Why Sugar Is Slow Suicide for Your Body

by Dr. David Williams
Filed Under: General Health
Last Reviewed 02/06/2014

Avoid heart disease, heart attack, and cataracts by cutting out sweets

One of the biggest hidden threats to our health is the consumption of all forms of sugar. In addition to its detrimental effects on the body's proper pH balance, a major problem stemming from sugar consumption has to do with a chemical process called glycation.

In simplest terms, glycation refers to the combination of a sugar and a protein molecule. Most everyone has seen the effects of glycation in the kitchen. During baking, sugar combines with certain amino acids in grain proteins. This chemical reaction causes bread and pastries to turn brown. The same reaction also occurs when meats are glazed and coffee is roasted.

In the body, glycation also occurs when the sugar in your blood (glucose) combines with the amino acids tryptophan, lysine, and arginine. This reactive process creates certain byproducts known scientifically as advanced glycation endproducts. And in terms of what they do inside the body, their acronym says it all: AGE.

How Glycation "AGEs" Your Body

To help get a better picture in your mind about AGEs, visualize the clear, runny portion of a raw egg. This part of the egg is mostly protein. When you heat this clear portion of the egg, it quickly and permanently transforms from a runny, clear liquid to a solid white mass.

When glycation occurs and AGEs form within the body, the affected proteins are changed forever—just as with the egg. Unfortunately, the long-term health consequences of this can be disastrous.

For example, when proteins in blood vessels undergo glycation, you get stiffer, less flexible arteries, which lead to higher blood pressure, plaque formation, blood flow blockages, heart and artery disease, and eventually, stroke or heart attack. The smallest blood vessels are the hardest hit, such as those in the back of the eye, the kidney and the brain. These areas require a constant supply of glucose to meet their high energy requirements; as a result, they have the highest degree of glycation.

How You Can Guard Against Glycation

Cut Back on Sugar

I'm not talking about just the white granules we all keep out on the counter, either. Sugars of all types are being added to processed foods. In general, the easiest way to cut back on refined sugars is to read food labels and make sure any form of sugar is not one of the first four or five ingredients on the label. Look specifically for:

  • Sucrose
  • Dextrose
  • Fructose
  • Maltose
  • Lactose
  • High-fructose corn syrup

If you do buy processed foods, choose those with at least a few grams of fiber. This will help slow the release of sugar into the bloodstream.

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Use Natural Sweeteners Like Stevia and Xylitol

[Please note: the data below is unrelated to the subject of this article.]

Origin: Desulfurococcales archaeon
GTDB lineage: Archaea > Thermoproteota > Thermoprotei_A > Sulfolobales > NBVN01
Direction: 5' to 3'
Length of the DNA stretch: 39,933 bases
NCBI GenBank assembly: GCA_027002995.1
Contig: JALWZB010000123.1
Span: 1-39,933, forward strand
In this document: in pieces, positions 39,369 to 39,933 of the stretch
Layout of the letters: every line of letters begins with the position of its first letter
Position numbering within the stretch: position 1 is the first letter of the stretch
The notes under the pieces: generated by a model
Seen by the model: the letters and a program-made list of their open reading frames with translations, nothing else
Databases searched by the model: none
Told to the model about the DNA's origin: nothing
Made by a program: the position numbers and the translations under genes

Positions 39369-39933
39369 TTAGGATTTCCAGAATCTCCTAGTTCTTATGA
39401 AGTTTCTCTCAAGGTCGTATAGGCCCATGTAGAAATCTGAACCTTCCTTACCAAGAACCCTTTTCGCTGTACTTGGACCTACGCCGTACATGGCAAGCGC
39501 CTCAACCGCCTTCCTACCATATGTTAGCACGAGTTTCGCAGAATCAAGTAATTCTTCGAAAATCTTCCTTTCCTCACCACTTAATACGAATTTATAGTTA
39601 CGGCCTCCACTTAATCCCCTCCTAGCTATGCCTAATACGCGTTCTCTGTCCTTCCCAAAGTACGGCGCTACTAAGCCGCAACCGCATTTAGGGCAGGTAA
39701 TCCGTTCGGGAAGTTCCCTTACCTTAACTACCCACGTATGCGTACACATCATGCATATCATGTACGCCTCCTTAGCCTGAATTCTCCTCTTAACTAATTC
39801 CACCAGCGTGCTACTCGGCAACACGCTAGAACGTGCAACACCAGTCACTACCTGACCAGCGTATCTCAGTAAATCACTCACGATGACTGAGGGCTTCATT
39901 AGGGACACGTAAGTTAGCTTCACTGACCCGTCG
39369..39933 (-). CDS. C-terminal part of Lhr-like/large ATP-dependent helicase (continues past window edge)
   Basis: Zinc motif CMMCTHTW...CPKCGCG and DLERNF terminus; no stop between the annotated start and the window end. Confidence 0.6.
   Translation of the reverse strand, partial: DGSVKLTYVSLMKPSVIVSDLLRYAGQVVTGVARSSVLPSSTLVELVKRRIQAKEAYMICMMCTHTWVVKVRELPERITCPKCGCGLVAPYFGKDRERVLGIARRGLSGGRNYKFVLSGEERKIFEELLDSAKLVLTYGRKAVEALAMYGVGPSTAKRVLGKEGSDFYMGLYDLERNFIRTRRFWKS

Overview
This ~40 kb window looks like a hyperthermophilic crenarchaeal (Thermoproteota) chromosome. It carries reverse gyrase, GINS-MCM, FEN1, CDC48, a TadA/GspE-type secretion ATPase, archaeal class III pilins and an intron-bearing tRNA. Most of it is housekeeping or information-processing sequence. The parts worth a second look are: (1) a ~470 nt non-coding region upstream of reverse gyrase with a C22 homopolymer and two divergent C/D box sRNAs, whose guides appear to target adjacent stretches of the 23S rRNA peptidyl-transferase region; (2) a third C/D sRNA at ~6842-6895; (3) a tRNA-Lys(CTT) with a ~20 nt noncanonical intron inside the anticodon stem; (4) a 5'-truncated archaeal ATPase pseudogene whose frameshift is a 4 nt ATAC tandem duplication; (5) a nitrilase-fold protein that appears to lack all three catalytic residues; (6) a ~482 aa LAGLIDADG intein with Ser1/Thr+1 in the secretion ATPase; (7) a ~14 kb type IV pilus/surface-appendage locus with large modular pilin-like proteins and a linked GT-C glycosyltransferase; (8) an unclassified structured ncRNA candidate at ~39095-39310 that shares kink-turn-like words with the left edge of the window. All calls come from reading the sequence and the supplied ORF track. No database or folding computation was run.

Unlike sugar, stevia doesn't trigger glycation or spikes in blood sugar. And unlike artificial sweeteners, stevia has no aftertaste, side effects, or connection to cancer.

Xylitol, another terrific option, is a compound naturally found in certain vegetables, strawberries, raspberries, plums, and jute, as well as various hardwood trees like birch. Because Xylitol has a more complex chemical structure than table sugar, it doesn’t trigger the release of insulin from the pancreas—making it ideal for people with diabetes. Xylitol also has 40 percent fewer calories than sugar, and it can be substituted for sugar in cooking.

Both sweeteners can be found at health food stores and even many mainstream grocery stores.

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Eat More Fresh Fruits and Vegetables

 

Health food manufacturers like to point out that because fructose is the natural sugar in fruit, it doesn't lead to the quick spikes in blood sugar levels associated with regular table sugar. These claims about fructose are only half right.

It's true that fructose consumed in fresh, whole fruits doesn’t cause spikes in blood sugar. But when that same fructose is extracted from the fruit and used in processed foods, it acts just like sucrose...if not worse! Whole fruits, however, have built-in co-factors like fiber, antioxidants, and minerals that help prevent glycation. So opt for those instead.

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Maintain High Antioxidant Levels

Along with eating more produce, take 500–1,500 mg of vitamin C and 400–1,000 IU of vitamin E. Vitamin B6 and alpha-lipoic acid have also been shown to be particularly beneficial in combating the effects of glycation.

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More Dr. Williams Advice on Diet and Overall Wellness

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